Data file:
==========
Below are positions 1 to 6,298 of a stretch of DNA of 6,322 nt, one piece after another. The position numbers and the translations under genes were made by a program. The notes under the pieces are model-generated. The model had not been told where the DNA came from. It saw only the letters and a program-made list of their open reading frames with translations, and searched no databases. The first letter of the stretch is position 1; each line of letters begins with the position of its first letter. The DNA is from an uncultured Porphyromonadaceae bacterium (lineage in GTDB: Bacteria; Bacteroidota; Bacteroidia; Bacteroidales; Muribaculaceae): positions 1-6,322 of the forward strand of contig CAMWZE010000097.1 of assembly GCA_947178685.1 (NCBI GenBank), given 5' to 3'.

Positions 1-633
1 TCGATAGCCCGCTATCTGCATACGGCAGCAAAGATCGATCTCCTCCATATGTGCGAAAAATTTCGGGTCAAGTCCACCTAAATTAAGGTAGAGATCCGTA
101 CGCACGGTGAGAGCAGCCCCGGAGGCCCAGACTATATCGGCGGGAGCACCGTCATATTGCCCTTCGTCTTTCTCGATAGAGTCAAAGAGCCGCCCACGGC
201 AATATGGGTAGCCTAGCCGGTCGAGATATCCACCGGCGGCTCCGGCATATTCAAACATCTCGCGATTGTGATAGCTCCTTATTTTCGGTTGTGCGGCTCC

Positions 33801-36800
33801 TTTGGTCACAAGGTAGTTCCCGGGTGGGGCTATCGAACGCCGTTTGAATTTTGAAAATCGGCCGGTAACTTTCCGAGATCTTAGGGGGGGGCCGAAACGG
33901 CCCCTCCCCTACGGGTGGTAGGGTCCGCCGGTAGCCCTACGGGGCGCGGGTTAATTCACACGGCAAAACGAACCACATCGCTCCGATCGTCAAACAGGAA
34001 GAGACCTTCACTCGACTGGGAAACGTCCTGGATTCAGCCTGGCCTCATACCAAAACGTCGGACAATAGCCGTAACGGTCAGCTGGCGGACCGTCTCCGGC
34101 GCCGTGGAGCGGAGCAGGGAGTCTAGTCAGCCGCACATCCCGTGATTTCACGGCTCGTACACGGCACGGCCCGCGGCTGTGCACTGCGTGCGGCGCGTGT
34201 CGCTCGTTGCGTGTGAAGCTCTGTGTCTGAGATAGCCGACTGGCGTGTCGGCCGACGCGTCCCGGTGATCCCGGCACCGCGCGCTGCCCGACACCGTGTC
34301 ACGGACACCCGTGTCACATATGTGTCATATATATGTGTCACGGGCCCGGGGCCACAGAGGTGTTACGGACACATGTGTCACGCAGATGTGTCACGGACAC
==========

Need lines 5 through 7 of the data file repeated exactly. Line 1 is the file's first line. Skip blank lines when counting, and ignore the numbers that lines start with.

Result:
201 AATATGGGTAGCCTAGCCGGTCGAGATATCCACCGGCGGCTCCGGCATATTCAAACATCTCGCGATTGTGATAGCTCCTTATTTTCGGTTGTGCGGCTCC

Positions 33801-36800
33801 TTTGGTCACAAGGTAGTTCCCGGGTGGGGCTATCGAACGCCGTTTGAATTTTGAAAATCGGCCGGTAACTTTCCGAGATCTTAGGGGGGGGCCGAAACGG